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Today in Switzerland: A roundup of the latest news on Friday

Today in Switzerland: A roundup of the latest news on Friday
Not as fast, but still punctual. Photo by Fabrice COFFRINI / AFP
Find out what's going on today in Switzerland with The Local's short roundup of the news.

Since Thursday just before midnight. there has been a general national breakdown of emergency numbers 112 and 117 (police), 118 (fire service), and 144 (ambulance)..

To find alternative numbers  in your canton to dial in case of emergency visit the Alert Swiss website.

At this point, it is not known how long this disturbance will last.

Mutual recognition of Covid certificates

Starting today, the European Union and Switzerland will recognise each other’s Covid vaccination certificates.

Proof of vaccination or acquired immunity via a recognised certificate can help travellers avoid restrictions like quarantine on arrival.

But member states remain in charge of their own border rules, and reserve the right to impose emergency controls if the epidemic situation deteriorates.

“I warmly welcome that the Swiss authorities have decided to implement a system based on the EU Digital COVID Certificate”, EU justice commissioner Didier Reynders said.

READ MORE: EU agrees to recognise Switzerland’s vaccination certificate

Unvaccinated people will become infected “sooner or later”, Swiss epidemiologist says

Over the next two years, “most people who are not protected by vaccination or a previous disease will probably be infected with the coronavirus,” said Christian Althaus, epidemiologist at the University of Bern, in an interview published in the Neue Zürcher Zeitung.

If the health system will again be under heavy strain in winter, when new wave is predicted, the Covid certificate should be required to enter interior spaces, to encourage unvaccinated people to get their shots, Althaus said.

The epidemiologist also believes that it is important to explain to young people that a high vaccination rate will grant them more freedoms.

What Swiss credit cards are the cheapest and most expensive?

To answer these questions, online product comparison site Moneyland.ch scrutinised 162 cards over a two-year period. Result: If you are an occasional user, you can save almost 550 francs in the first two years  by choosing the cheapest credit card.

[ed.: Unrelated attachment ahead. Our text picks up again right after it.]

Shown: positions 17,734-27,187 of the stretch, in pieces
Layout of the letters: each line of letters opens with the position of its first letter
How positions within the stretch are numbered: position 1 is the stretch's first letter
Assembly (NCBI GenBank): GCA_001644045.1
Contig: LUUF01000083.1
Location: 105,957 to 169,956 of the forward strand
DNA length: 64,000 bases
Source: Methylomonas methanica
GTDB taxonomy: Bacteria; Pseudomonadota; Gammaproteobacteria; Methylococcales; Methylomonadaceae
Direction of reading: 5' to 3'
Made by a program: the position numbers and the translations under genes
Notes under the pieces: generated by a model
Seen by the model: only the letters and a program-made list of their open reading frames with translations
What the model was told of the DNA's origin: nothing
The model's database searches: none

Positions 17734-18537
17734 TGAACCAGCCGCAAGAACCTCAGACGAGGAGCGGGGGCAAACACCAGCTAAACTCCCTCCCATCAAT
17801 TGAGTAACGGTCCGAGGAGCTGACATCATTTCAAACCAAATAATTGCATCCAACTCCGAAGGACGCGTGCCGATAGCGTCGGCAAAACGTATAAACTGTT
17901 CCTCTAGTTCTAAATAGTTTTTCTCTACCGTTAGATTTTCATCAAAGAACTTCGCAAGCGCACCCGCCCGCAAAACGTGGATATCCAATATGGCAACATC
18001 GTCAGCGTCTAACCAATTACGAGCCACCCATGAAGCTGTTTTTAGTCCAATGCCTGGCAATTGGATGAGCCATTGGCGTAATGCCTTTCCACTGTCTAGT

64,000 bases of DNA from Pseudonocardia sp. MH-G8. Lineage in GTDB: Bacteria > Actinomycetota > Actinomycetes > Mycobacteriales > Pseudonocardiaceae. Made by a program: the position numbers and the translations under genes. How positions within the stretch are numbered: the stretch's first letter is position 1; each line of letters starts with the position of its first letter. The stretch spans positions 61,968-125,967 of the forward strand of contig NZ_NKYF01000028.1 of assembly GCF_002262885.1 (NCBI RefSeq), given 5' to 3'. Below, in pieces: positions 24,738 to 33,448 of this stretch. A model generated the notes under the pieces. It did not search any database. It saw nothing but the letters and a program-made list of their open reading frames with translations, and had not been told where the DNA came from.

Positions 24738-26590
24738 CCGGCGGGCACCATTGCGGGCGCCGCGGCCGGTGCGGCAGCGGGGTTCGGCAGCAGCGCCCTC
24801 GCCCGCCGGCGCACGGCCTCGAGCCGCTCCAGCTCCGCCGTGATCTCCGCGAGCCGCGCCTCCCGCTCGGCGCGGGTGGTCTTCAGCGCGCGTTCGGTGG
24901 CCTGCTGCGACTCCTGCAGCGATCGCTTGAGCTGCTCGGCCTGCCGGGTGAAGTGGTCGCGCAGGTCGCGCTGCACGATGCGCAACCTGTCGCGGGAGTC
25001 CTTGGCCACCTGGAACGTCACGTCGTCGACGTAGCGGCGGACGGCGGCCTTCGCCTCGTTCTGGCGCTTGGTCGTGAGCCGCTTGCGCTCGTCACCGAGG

Swisscard’s American Express Cashback credit card is the big winner.

Rather than costing money ,it brings in:around 10 francs over two years for non-frequent user, thanks to the bonus points system. With all the other cards used in the comparison study, users pay extras, for example for annual fees.

Moneyland points out, however, that these results strongly depend on the use of the card. The comparison service defines an occasional user as someone who buys 200 francs per month in Switzerland and spends a little less than 1000 euros per year abroad with his card.

The Coop Supercard (Visa or Mastercard) is in second place, costing more than 70 francs over two years, with the cashback of around 23 francs. In total, the card costs 47 francs over two years, or less than 2 francs per month.

The Ikea Family credit card, issued by Cembra Money Bank, comes third in the ranking, followed by  Migros’ Cumulus Mastercard.  Postfinance’s Visa and Mastercard, on the other hand are in 10th place

More of the survey’s findings can be found here.

Swiss trains are increasingly slower

This is the case on certain lines, particularly in French-speaking Switzerland between Geneva and Lausanne, where the travel time has lengthened by several minutes.

Twenty years ago it was possible to connect the Geneva and Vaud capitals by train in just 31 minutes, on condition of taking one of the two “Cisalpino” routes” linking Geneva and Lausanne without stopping, before continuing towards Valais and Italy.

The same convoy today takes 36 minutes to travel the Lake Geneva coast, and even 37 minutes when it comes to a traditional direct train, against 34 two decades ago.

However, for the Swiss Federal Railways (SBB) speed is not the priority — punctuality is.

“The surveys we conduct with our customers show us that what is really important for passengers is punctuality. They prefer a slower train by one or two minutes, as long as this guarantees better reliability of the schedule”, according to SBB spokesperson Frédéric Revaz.

READ MORE: ‘The pleasure of punctuality’: Why are the Swiss so obsessed with being on time?
 

If you have any questions about life in Switzerland, ideas for articles or news tips for The Local, please get in touch with us at [email protected]


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